The average New York City cop hanging out in Queens is a straight, simple man. He's all right with an action movie, doesn't drink anything more sophisticated than a domestic bottled beer, and is perfectly fine to just hang in with the wife, kids, or girlfriend with an easy pasta and chicken dinner. Catch him out with his buddies, and he'll probably put on a couple exaggerated airs over how he would never do anything totally gay, like karaoke sessions or salsa-dancing lessons.
But, ask him which holiday parade he likes working most, and the jokes stop there. He'll automatically answer it's the annual Gay Pride Parade. Not Thanksgiving Day; there are too many shopaholic hordes just dying to hit Macy's afterwards. And no, it isn't St. Patrick's Day, not when he has to watch out for inebriated lads possibly sliding into puddles of their own puke. His favorite parade to work is Gay Pride. It's joyful. It's celebratory. Compared to the others, it has the lowest amount of fights. On that noisy, rainbow day, his job is a breather— even kind of fun. And he appreciates it.
So, if an easygoing, law-abiding guy from New York understands the positive pulse of gay culture, why can't California?
Regrettably, I have no certain answers. As a native Bay Area babe, I'm surprised at California's opposition to gay marriage. Given Harvey Milk's legacy, I always took it for granted that my seemingly liberal, relaxed, and accepting California would never restrict what gay men and women could do. Given New Hampshire's and Iowa's progress in legalizing gay marriage, saying the Golden State is afflicted with Fear of a Gay Planet is now justified.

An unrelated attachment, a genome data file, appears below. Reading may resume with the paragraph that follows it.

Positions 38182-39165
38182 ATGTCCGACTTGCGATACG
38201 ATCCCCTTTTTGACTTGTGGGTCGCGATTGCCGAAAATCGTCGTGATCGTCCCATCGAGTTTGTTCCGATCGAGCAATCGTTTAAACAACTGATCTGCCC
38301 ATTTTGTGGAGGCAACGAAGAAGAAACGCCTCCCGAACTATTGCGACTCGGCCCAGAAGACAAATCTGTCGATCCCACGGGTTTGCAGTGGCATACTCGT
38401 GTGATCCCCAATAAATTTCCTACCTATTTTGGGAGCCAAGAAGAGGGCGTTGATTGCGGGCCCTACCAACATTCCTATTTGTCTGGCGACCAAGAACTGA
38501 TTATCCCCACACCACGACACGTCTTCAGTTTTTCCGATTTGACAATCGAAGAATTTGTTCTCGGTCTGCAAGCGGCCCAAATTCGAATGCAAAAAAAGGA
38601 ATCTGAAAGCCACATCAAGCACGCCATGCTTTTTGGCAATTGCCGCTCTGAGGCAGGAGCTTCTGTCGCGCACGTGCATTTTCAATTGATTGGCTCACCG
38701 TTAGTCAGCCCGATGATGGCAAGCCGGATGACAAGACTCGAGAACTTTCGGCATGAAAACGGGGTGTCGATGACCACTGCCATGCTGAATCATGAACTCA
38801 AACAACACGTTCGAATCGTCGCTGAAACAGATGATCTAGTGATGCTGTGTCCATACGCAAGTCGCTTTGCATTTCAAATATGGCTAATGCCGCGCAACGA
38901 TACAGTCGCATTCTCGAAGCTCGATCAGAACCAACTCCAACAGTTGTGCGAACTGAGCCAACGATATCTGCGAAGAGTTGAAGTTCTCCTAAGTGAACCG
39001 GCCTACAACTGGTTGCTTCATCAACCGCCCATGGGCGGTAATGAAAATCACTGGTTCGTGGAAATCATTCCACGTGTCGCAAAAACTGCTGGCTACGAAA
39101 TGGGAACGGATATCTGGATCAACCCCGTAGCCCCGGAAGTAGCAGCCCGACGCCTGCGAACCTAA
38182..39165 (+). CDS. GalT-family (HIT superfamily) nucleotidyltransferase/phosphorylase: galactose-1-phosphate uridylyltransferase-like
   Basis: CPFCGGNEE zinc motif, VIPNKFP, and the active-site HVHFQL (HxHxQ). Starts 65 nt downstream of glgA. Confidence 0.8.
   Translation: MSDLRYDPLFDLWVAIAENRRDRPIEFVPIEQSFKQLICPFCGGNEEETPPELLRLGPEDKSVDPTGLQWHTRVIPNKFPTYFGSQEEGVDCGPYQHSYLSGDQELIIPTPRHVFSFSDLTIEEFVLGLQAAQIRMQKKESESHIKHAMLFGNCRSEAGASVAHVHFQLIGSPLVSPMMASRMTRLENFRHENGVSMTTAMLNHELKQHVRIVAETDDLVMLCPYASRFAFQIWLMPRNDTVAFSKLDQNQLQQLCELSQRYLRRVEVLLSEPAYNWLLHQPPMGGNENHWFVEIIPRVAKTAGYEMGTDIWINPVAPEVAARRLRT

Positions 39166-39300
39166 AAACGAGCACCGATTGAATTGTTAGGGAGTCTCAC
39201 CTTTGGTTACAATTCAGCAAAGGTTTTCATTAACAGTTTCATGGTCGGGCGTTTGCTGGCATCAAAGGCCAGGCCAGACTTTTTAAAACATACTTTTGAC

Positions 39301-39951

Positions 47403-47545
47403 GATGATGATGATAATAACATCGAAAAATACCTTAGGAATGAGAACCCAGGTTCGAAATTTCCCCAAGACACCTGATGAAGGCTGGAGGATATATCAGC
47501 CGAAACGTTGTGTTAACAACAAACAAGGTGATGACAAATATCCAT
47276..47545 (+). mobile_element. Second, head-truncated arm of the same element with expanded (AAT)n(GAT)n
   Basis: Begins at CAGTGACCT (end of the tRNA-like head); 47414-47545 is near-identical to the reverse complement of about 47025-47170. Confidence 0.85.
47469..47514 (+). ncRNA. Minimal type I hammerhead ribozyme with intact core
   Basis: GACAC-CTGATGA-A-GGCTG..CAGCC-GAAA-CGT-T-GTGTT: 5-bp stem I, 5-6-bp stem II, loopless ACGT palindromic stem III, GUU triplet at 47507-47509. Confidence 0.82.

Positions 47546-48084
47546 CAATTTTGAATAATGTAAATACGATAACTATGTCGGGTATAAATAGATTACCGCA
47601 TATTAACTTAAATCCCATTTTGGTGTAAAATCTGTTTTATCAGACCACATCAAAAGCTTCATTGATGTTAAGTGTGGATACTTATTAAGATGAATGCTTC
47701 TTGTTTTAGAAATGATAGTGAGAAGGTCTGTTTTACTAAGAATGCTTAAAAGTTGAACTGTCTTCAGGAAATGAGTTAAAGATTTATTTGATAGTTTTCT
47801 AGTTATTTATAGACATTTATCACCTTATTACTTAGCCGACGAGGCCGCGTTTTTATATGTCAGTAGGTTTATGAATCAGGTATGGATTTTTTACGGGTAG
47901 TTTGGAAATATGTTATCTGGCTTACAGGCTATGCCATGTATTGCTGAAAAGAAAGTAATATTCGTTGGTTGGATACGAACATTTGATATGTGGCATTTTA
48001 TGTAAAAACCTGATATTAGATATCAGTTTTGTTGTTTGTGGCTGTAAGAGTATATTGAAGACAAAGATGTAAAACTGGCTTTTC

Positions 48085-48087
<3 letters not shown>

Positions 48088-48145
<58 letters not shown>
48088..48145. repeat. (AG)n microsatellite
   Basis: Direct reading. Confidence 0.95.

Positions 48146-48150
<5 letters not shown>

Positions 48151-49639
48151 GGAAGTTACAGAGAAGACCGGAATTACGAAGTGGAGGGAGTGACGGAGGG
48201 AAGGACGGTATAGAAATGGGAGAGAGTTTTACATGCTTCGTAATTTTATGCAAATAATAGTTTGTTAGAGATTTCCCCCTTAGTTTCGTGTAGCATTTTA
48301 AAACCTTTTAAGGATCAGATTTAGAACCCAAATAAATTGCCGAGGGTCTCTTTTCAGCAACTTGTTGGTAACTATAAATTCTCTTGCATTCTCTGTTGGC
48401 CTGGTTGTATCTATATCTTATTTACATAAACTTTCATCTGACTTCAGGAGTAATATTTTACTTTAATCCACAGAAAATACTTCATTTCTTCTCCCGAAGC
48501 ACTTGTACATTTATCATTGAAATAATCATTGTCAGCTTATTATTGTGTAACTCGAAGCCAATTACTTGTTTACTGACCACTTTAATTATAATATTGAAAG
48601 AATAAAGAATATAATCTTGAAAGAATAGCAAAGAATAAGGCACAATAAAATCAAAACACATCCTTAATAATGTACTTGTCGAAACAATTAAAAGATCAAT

However, perhaps I never saw the opposition coming because I never suspected it. I was a suburban girl near a big city. Given my twenty-minute proximity to San Francisco and larger interest in Humboldt County greenery, I've never even remotely sensed the fear towards homosexuality. In being at ease around gay men and women all my life, I never remotely knew that I was supposed to be against them. What is woefully apparent to me now is that beyond San Francisco and Los Angeles are a bunch of smaller towns that carry a warlike, fundamental spirit towards gay men and women. "The Grapes of Wrath" seem to have filtered into a collective "The Gays Cause Wrath" consciousness. It is appalling, yet something to understand. Especially in order to take apart.